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 Forum index » DIY Hardware and Software
DIY Power Conditioner
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inlifeindeath



Joined: Apr 02, 2010
Posts: 315
Location: Albuquerque, NM

PostPosted: Fri Aug 09, 2013 7:21 pm    Post subject: DIY Power Conditioner Reply with quote  Mark this post and the followings unread

Any schematics or build experiences out there?

Thoughts?

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JovianPyx



Joined: Nov 20, 2007
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Location: West Red Spot, Jupiter
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PostPosted: Sat Aug 10, 2013 8:48 am    Post subject: Reply with quote  Mark this post and the followings unread

You might want to write about why you want this.

I think it's safe to say that most of the DIY people (myself included) don't like to mess with mains power, mainly because the voltages are high enough to kill.

As to my first statement, modern music electronics have builtin volgate regulators which keep internal voltages stable. Beyond this, there are things that can happen to the mains voltage that might make it through that system of regulators such as a serious brown-out and of course short term power losses. In the case of both serious brown-outs and short term power loss, it is worth considering a battery backup system in which the inverter always powers the output and the battery is used only when mains power input is insufficient. You would choose a battery backup unit by looking at it's output power capacity and make sure that it will supply more than your equipment requires. These units can be a bit expensive and will need to have a battery replacement on occasion.

If the problem is something like fluorescent lighting noise, a power conditioner may or may not help depending on building wiring problems. If your noise is coming from a bad grounding system in your equipment, a power conditioner will likely not help either.

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oculus



Joined: Oct 30, 2011
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PostPosted: Tue Aug 13, 2013 3:41 pm    Post subject: Reply with quote  Mark this post and the followings unread

i also have been wondering about this, but i didn´t find any schematics or anything about what is actually going on in these units(power conditioners)

but my intensions was to build one to save money if it would make sense.

i have heard of people talking bout how this has made everything run more smoothly(without problems) in theyr studios.

is this just some cheap regulators and filter capacitors
or is there a reason for the price of these units ?
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JovianPyx



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PostPosted: Tue Aug 13, 2013 4:01 pm    Post subject: Reply with quote  Mark this post and the followings unread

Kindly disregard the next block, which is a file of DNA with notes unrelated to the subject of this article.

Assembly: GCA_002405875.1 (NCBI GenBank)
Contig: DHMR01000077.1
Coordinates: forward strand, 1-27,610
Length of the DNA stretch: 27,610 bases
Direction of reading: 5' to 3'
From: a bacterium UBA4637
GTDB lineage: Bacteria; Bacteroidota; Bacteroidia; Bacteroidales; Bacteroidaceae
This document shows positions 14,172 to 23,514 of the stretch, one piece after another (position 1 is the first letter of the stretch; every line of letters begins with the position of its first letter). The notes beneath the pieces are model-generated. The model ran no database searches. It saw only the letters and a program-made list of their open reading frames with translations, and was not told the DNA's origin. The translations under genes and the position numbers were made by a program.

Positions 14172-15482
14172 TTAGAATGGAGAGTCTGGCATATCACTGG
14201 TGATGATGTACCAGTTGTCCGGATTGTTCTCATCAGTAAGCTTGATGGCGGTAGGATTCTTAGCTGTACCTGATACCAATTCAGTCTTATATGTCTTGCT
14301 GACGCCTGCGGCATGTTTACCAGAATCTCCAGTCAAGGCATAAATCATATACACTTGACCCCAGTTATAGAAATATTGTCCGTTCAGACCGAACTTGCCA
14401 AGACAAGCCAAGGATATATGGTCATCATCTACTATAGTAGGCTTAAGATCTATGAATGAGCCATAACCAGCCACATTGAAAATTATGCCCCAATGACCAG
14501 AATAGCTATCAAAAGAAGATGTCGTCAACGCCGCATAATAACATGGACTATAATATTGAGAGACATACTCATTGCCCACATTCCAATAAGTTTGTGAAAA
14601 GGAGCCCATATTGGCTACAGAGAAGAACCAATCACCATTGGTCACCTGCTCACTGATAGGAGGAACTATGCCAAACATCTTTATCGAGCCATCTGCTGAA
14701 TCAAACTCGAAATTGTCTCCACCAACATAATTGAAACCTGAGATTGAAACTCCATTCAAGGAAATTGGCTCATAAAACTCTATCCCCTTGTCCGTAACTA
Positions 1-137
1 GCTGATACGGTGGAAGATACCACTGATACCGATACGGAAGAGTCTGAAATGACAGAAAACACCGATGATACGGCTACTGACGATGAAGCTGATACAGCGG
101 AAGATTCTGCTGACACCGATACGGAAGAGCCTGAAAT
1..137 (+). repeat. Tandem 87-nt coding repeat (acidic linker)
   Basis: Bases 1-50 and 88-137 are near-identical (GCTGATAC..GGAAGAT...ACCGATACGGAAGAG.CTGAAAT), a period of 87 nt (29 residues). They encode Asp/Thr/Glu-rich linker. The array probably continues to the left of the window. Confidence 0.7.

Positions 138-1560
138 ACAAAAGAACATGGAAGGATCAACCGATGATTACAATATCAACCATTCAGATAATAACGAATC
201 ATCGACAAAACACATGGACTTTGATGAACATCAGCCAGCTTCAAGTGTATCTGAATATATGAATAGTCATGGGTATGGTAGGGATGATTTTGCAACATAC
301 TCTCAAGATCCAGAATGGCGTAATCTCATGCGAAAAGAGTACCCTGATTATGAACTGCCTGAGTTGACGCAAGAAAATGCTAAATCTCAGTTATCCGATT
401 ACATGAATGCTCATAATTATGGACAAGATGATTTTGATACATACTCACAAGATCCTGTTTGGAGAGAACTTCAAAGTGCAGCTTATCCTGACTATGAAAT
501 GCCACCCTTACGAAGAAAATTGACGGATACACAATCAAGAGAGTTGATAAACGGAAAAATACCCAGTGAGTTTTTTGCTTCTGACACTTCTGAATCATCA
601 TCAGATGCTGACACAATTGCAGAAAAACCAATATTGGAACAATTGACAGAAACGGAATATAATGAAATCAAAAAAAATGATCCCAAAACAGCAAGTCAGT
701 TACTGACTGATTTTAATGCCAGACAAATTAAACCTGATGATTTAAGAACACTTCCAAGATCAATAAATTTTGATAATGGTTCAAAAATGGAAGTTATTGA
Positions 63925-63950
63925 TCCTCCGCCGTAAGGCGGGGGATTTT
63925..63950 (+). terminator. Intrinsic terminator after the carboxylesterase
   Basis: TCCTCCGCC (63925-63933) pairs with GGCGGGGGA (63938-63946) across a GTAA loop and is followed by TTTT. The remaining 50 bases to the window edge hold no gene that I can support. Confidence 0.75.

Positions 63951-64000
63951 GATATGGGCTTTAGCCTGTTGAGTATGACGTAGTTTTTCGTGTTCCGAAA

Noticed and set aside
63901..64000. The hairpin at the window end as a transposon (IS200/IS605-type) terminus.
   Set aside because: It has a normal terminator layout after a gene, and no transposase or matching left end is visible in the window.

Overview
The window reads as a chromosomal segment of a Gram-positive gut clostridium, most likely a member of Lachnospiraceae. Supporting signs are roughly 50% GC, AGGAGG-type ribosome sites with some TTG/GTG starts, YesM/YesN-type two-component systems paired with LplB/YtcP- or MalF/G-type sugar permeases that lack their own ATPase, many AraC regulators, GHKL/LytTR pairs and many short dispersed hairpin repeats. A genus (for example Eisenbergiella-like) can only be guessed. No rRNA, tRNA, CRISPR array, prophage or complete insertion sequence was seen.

There are units that use a ferro-resonant transformer and capacitor system. Let's assume a 60 Hertz power system, these devices have a 1:1 transformer (no voltage increase) with an additional resonant winding that is connected to nothing but a capacitor. The inductance value L (in Henries) when paralleled with the capacitor of value C (in Farads) resonates at a frequency of 60 Hertz. These devices are used to get rid of harmonics that may appear on the line from other devices (like a large number of computer workstations) and can also withstand momentary outages (like 1/2 cycle or 1 cycle). The reason they are expensive is that 60 Hertz is a rather low frequency and at the power ratings needed, the components are physically large (The transformer, lots of iron, lots of copper wire). Again, for the most part, commercial musical gear has internal regulator components that can handle most line conditions. The only reason to consider such things, or even a battery backup device is for specific line problems. If you have a specific local problem, you need to first determine its source and work the solution from there. If you are (for example) on an overloaded circuit, all of the power conditioning in the world may be of little use. The solution there is to get onto a breaker circuit with a lighter load. These things are expensive enough that one should not employ them "just because". They should be employed only after analyzing the power environment and a determination of cause has been made. In other words, there is no "box" that can fix "any" power problem, except perhaps for a large motor generator flywheel which will be ridiculously expensive - or a large inverter battery system, also very expensive.

Is there a particular issue that is causing concern?

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